Thought: The classic save a child scenario with modern examples of Newton and Costa tragedies

Shortly after the Costa cruise ship disaster last January, I was sitting with some guys at work and the following question became a discussion:  If you were in that sinking ship and saw, in the last seconds you had to escape, a child that needed help, it's you or him; would you save him?

A similar scenario can be created from imagining oneself as a guest in a school were a shooting is underway. Knowing that it's either you or a child you don't know, who do you save?

In real life, outcomes are rarely absolute, so hopefully we'd make the attempt to do what we could, especially if we were a teacher who has accepted responsibility for the children's' well-being, but in a fictitious scenario when we know the outcome, I think the only honest and logical answer is no.

We put things like candy, iphones, and entertainment above the lives of dying children, every day. Someone that saves the child is only admitting that they're too cowardly to be consistent; that the immediacy of the situation is too much to deal with emotionally.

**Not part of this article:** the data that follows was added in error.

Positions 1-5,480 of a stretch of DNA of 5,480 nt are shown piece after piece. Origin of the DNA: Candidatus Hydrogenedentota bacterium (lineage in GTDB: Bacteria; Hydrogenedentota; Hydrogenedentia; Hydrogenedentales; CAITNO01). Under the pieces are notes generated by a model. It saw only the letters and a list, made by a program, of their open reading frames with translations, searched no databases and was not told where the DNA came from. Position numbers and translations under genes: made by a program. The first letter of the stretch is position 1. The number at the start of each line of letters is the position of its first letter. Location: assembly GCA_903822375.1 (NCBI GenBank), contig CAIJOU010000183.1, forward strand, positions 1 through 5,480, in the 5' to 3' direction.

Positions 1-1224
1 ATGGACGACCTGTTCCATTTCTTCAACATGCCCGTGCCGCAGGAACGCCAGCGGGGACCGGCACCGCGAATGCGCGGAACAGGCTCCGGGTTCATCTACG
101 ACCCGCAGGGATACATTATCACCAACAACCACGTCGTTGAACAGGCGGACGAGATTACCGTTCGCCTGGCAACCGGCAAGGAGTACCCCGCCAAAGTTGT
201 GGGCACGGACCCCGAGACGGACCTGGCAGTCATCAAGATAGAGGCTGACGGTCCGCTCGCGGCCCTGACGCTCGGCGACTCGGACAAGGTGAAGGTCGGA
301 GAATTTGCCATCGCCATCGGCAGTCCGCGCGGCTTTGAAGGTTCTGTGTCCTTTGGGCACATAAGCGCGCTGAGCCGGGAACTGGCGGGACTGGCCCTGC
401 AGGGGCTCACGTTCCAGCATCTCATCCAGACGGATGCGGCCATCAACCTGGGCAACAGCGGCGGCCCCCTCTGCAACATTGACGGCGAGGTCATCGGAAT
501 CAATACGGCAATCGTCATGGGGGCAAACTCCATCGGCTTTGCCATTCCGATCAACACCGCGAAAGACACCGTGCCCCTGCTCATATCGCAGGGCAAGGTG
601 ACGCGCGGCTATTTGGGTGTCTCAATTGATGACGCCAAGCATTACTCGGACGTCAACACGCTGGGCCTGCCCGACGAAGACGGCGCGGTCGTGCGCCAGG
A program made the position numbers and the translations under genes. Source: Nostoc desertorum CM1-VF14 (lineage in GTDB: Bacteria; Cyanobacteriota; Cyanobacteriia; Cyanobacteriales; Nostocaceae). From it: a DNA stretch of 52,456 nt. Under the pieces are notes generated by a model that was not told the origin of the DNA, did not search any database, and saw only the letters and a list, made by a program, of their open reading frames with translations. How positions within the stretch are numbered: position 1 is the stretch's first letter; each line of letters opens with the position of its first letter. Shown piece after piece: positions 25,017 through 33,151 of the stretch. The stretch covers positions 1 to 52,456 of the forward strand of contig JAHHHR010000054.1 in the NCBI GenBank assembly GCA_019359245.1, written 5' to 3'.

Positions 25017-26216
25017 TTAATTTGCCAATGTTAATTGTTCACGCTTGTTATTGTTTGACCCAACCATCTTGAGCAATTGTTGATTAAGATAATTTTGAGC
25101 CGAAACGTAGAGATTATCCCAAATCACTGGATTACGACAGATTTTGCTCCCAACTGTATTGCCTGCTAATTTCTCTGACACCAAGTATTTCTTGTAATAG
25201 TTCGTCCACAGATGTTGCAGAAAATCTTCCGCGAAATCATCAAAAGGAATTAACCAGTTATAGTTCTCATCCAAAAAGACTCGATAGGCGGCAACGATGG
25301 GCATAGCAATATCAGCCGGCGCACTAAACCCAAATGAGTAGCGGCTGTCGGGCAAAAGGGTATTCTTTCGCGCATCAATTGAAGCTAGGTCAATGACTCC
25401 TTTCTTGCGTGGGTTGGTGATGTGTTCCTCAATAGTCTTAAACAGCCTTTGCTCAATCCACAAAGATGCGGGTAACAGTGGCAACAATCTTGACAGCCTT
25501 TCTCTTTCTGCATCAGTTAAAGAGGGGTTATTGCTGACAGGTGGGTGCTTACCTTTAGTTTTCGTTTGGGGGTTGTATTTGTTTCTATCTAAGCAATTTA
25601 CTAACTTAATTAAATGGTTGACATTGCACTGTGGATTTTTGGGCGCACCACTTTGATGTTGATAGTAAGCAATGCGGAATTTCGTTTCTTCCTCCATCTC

Unless you're taking a break to read this before raiding a mercenary camp in Darfur to
prevent the mutilation and rape on the next village, your value of life, besides your own, is lower than you're probably comfortable admitting. Likewise, instead of writing this post, I could send a couple dollars to save a life in India, I could call up a few friends and save a few more lives, but I won't. I'm going to spend that money on movie tickets.

This post isn't even about right and wrong, it's just about being honest. I think in order to progress intellectually and morally, we need to understand ourselves realistically. Either admit that you'd let the kid die and move on, or backup your claim and sell your possessions to the last penny to save people that need your help now.